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I am trying too get my first (ever) servo sweeping back and forth and for some reason am having enormous difficulty with the wiring.

In the Fritzing pic below, I have the circuit connected (both + and - terminals) to a 5V power source (Arduino). The orange "signal" (or "pulse") line is connected to an output pin on the Arduino. Because, for reasons you'll see next, I'm convinced this is a wiring issue and not and Arduino/code issue, I've omitted the Arduino from the diagram/pic for simplicity's sake.

enter image description here

When I power this on, nothing happens. At first I thought it was a code issue, but then I busted out my multimeter, setting it to its 6V setting. In the pic above, you'll see two contact points in purple; these are the board connections to the Arduino's 5V and GND connectors respectively. When I test them with the multimeter, they do in fact read about 5V. So far so good.

However, when I test the green connections in the pic above (the power connections between the breadboard and the servo), the multimeter tells me that there is -20V (that's negative 20V) passing through the servo!?!?

I may very well have a code issue, but this is certainly not correct either. Am I wiring this up wrong, if so, how? If everything looks OK, what are my next steps for debugging/troubleshooting here?

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  • \$\begingroup\$ What happens if you get rid of the breadboard and directly connect the wires? If you depower the whole thing, what resistance to you measure between the two black wires plugged into the breadboard as shown, and between the two red wires? Also, what voltage do you measure on the power with the signal lead disconnected or the Arduino held in reset, so that you know that your meter isn't being wildly confused by a pulsed signal it is not designed to measure - if one of your power leads is unconnected, you may well end up with the pulsed signal showing up on it. \$\endgroup\$ Jun 14 '15 at 2:57
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    \$\begingroup\$ What happens if you push a capacitor across the supply lines? Say 10 ~ 100µF? Notice these caps have a polarity. \$\endgroup\$
    – jippie
    Jun 14 '15 at 7:50
  • \$\begingroup\$ Thanks @jippie (+1) - so I hooked the servo directly to the Arduino's 5V annd GND and plugged my Arduino into my laptop's USB port. Instantly the servo started freaking out (at least now I know it's not a bad servo!) and I started getting "Power Surge" warnings on my computer. I found this Arduino servo tutorial that, like your suggestion, recommends putting a capacitor in between the Arduino and the servo. That tutorial recommends 470 micro-Farads, whereas you recommend 100. Thoughts? \$\endgroup\$
    – smeeb
    Jun 14 '15 at 14:49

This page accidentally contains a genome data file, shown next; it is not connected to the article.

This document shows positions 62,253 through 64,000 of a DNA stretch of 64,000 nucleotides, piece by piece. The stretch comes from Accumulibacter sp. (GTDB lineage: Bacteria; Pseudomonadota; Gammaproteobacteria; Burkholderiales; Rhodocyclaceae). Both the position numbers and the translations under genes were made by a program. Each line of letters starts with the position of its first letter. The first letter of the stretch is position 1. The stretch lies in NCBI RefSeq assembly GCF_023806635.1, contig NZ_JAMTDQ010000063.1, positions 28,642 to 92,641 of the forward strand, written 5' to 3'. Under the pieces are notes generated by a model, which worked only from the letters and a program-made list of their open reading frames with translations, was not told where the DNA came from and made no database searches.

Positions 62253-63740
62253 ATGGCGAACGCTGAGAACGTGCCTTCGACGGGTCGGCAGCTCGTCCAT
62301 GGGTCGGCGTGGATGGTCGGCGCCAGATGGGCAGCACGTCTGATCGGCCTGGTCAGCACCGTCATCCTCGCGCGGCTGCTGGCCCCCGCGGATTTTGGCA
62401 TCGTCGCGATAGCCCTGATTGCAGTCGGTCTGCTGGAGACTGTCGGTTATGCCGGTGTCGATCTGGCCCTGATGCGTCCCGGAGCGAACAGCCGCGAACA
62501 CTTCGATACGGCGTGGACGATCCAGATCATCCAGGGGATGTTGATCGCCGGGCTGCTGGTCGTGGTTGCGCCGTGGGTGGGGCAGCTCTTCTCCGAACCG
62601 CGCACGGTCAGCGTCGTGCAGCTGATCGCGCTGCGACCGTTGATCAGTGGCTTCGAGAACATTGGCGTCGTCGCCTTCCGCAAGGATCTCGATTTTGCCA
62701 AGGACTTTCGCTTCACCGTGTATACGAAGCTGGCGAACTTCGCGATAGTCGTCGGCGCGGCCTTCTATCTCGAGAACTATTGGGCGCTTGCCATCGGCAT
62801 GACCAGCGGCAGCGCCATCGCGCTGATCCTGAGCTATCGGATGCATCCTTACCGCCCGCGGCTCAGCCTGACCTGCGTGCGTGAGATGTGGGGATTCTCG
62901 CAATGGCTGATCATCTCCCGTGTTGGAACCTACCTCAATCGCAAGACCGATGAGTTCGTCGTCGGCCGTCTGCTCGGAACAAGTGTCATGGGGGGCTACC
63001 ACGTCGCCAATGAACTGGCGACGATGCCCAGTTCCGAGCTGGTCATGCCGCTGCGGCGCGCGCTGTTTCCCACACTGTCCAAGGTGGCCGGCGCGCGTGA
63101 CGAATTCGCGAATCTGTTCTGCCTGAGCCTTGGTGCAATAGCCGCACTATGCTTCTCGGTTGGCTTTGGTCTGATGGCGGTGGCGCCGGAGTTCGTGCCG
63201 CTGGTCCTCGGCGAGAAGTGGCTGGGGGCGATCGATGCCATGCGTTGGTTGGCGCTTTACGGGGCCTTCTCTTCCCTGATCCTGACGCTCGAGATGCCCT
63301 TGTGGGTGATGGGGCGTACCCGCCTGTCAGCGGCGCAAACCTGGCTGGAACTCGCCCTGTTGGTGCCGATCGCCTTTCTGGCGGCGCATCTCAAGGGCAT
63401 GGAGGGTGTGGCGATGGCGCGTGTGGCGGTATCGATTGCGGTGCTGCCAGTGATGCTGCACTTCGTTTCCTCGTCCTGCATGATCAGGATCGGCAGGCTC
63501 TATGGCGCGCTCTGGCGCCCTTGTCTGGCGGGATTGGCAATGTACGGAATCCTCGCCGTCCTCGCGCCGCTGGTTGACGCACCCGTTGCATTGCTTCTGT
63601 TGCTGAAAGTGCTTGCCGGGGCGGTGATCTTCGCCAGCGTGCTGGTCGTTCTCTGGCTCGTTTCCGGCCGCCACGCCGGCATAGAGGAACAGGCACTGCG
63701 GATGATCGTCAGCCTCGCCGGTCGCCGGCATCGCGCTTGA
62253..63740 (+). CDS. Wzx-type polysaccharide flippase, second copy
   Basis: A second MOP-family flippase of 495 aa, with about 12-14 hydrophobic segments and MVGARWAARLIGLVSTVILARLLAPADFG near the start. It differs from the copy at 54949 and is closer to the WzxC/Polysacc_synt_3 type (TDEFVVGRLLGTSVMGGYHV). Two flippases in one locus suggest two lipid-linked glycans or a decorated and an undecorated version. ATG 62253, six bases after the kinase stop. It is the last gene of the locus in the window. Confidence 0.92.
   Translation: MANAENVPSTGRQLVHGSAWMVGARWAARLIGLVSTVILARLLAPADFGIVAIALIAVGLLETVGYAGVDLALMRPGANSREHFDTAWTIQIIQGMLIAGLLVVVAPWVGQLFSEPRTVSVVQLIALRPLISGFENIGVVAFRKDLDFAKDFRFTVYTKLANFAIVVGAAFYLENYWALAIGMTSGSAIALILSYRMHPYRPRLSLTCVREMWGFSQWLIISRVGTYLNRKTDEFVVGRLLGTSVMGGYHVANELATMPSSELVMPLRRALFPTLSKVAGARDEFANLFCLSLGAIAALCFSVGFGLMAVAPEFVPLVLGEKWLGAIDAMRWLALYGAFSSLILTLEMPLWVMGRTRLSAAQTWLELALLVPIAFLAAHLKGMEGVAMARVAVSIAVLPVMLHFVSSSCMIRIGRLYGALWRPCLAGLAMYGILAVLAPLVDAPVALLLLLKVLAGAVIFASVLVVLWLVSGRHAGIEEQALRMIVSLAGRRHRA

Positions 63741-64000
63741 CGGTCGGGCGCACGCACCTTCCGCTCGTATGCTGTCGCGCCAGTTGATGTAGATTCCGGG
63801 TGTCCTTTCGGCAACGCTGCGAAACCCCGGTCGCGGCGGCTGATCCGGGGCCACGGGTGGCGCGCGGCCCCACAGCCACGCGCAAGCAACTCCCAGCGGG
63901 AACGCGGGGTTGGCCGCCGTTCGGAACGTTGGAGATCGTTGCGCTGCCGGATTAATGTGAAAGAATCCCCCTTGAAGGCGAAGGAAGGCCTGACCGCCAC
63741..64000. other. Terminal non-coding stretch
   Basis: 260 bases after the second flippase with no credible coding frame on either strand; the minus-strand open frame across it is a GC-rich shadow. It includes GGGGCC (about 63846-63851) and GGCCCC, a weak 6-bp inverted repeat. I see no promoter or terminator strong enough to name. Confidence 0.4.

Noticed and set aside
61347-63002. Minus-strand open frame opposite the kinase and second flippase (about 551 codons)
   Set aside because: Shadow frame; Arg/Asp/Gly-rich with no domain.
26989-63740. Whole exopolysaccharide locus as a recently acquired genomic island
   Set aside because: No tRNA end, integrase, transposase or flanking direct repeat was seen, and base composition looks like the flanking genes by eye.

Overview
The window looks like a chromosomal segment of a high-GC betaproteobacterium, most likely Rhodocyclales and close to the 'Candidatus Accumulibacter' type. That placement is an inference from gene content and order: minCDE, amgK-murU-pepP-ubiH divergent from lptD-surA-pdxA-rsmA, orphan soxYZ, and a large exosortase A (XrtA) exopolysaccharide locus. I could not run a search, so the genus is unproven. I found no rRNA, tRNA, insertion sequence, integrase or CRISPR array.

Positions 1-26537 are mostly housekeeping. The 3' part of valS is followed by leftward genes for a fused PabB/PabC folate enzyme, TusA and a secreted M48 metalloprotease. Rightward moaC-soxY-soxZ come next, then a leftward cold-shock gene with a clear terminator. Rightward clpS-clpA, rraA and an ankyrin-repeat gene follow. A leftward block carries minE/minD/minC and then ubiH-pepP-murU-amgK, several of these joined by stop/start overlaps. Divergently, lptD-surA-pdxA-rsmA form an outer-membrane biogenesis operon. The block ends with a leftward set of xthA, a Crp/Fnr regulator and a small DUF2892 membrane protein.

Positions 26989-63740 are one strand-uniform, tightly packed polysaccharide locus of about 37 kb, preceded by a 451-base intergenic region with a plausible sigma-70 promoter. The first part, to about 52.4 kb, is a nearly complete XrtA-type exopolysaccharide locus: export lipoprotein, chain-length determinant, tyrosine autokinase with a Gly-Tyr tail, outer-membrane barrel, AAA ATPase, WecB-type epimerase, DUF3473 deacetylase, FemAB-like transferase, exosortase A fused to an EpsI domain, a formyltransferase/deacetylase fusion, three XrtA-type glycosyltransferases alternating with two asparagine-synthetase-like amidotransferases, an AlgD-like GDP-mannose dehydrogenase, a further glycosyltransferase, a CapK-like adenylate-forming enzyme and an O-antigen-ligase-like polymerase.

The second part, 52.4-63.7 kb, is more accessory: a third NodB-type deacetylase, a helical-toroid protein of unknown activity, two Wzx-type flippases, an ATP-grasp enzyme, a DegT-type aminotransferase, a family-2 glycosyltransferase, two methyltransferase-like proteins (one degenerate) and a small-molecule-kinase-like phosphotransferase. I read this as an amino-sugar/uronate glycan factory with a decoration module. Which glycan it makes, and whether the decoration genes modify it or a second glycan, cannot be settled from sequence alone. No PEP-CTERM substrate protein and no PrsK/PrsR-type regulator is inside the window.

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    \$\begingroup\$ Just try which one works for you, larger is generally better in this case ... If you use large electrolytics, you should put a 100nF ceramic in parallel to effectively suppress high frequency noise on the power lines. I depends on current drawn which value is best. \$\endgroup\$
    – jippie
    Jun 14 '15 at 16:00
  • \$\begingroup\$ Thanks @jippie (+1) - that was it (470 uF capacitor). If you change your comment into an answer (and maybe explain why a capacitor was necessary and why my multimeter was showing negative voltage) I'll happily upvote you and give you the green check! Thanks again! \$\endgroup\$
    – smeeb
    Jun 14 '15 at 17:19
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With any electronics problem you always start by checking your power supply voltages, if these are not in order then all bets are off for the rest of the circuit to properly operate.

The long(ish) leads to your breadboard and servo add substantial amounts of impedance to the power rail conductors. When the power supply in itself is expected to work correctly, always check if all consumers (each IC, servo, each subcircuit, ...) are properly and locally decoupled with a capacitor. A cap should be as close to each consumer as possible to have the best effect.

See also this answer on decoupling caps.

A servo will draw a fair amount of current and cause the power rail to drop voltage. Place a small electrolytic capacitor across the power rails near the servo, order magnitude 10 ~ 100µF. The value depends on the current drawn and it can safely be experimented with, like the 470µF you proposed in one of your comments, as long as the order magnitude is similar. To be even more safe, add a 100nF capacitor in parallel to suppress high frequency noise (probably also extends the life of the electrolytic). Notice that electrolytic caps are polarized!

Not sure why your multimeter indicated -20V or so, but you were probably using your meter wildly out of spec with excessive high frequency noise on the power rail. In that case you can't rely on the displayed value at all. In a case like this you would really want an oscilloscope to check what's happening in more detail.

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